Several clients have recently claimed to be suffering from this modern malady, and a local human resources professional requested that I do an article on this subject.  So here is my contribution to readers of “The Mentor.”  By the way, in the literature I read in preparing this article, sometimes the key word is spelled “imposter” and sometimes it’s spelled “impostor.”  The abbreviation for imposter syndrome is “IS.”  A related condition is called “the imposter phenomenon,” and its abbreviation is “IP.” A quick and broad definition of the imposter syndrome, according to an article on the National Library of Medicine website, is “a behavioral health phenomenon described as self-doubt of intellect, skills, or accomplishments among high-achieving individuals.”

The article describes that certain individuals “cannot internalize their success and subsequently experience pervasive feelings of self-doubt, anxiety, depression, and/or apprehension of being exposed as a fraud in their work…”  This is an issue that appears to have been growing over the past fifty years, more so than what I was aware of until researching this topic.  According to this article, which is quite in depth and highly detailed, there is currently a particular interest in studying this phenomenon in the field of medicine.  The authors of another study say that there is an established relationship between IS and other behavioral health disorders, including burnout, depression, anxiety, and exacerbation of other behavioral health issues.

This syndrome was first described in 1978 by Suzanne Imes, Ph.D., and Pauline Rose Clance, Ph.D.  Their article in the journal “Psychotherapy Theory, Research and Practice” Volume 15, #3, Fall 1978, describes how they worked with 150 women who have earned graduate degrees in various specialties and who are respected professionals in their fields, and some of the women studied were then students recognized for their academic excellence.  These women who experience the impostor phenomenon believe that they are not intelligent and are convinced that they have fooled everyone in being able to get into the positions they hold in medicine, academics and other fields.  As a whole, these women do not experience an internal sense of success.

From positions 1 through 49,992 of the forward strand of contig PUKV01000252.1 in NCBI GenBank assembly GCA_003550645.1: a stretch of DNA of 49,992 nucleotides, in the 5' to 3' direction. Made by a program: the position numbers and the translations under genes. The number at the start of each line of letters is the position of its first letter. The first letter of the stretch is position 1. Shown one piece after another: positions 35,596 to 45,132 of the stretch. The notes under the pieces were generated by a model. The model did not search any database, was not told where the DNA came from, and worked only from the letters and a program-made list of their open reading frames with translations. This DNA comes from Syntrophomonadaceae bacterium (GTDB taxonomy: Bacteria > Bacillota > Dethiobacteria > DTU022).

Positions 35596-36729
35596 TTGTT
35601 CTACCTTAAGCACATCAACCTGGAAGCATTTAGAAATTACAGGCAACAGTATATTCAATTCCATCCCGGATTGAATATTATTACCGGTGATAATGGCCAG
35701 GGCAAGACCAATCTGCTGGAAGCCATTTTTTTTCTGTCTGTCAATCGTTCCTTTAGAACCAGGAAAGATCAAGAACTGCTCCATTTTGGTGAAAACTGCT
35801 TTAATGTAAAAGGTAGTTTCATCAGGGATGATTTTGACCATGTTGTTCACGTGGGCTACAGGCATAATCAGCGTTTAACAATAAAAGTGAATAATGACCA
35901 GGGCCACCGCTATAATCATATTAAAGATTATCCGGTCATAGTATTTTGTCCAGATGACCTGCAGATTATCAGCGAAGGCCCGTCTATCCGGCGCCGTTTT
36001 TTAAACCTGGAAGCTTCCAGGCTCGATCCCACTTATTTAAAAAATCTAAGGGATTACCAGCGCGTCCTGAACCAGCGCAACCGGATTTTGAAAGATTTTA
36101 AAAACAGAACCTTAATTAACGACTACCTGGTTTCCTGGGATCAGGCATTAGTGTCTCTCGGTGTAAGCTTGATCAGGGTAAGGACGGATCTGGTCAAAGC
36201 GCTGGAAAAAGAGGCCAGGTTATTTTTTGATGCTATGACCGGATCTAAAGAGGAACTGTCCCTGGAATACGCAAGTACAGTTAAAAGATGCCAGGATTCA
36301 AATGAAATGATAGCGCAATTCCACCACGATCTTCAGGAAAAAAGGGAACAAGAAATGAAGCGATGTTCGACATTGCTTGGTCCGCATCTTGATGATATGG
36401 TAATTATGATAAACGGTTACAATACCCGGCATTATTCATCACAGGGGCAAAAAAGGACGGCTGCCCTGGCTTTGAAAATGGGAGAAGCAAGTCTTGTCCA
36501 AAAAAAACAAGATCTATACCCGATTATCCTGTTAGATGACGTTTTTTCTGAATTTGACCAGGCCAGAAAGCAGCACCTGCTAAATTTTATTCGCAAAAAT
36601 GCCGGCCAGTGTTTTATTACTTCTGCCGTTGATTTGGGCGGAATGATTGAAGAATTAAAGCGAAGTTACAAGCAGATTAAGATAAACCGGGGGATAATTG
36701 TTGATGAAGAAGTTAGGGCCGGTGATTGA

Despite their having earned degrees, scholastic honors, and high achievement on standardized tests, and as well have gotten praise and professional recognition from colleagues and respected authorities, they consider themselves to be “impostors.”  They often feel that mistakes had to have been made which led them to their high achievement, that they were mistakenly admitted into graduate school, that their professors over-estimated them, that errors were made in grading their tests, or that they were given honors or a prestigious job through luck or through biases held by their professors or interviewers.  At present there is no formal medical definition, and the syndrome is not listed in the DSM-V.  Despite a lack of a formal definition, six criteria have been identified for individuals with IS.  These are: the imposter cycle, perfectionism, super-heroism, atychiphobia (fear of failure), denial of competence, and achievemephobia.

Epidemiology is the study of the distribution (the who, when, and where), the patterns and the determinants of health and disease conditions in a given population.  Some information on the epidemiology of imposter syndrome exists, but there have not been enough studies and research to give solid answers.  However, the existing studies demonstrate that imposter syndrome tends to be more common in females than in males and is more common in marginalized groups (e.g. in racial and ethnic minority groups and in people of a lower socioeconomic status).  There also tends to be a high prevalence of IS among workforce members in high-pressure, high-stakes jobs.

If you feel that you are suffering from this syndrome/phenomenon, or from any of the other conditions mentioned in this article, it is best to consult with your primary care medical provider about it and explore possible solutions.

Resources mentioned above:

By, Terry McMaster, LMSW, EAP Counselor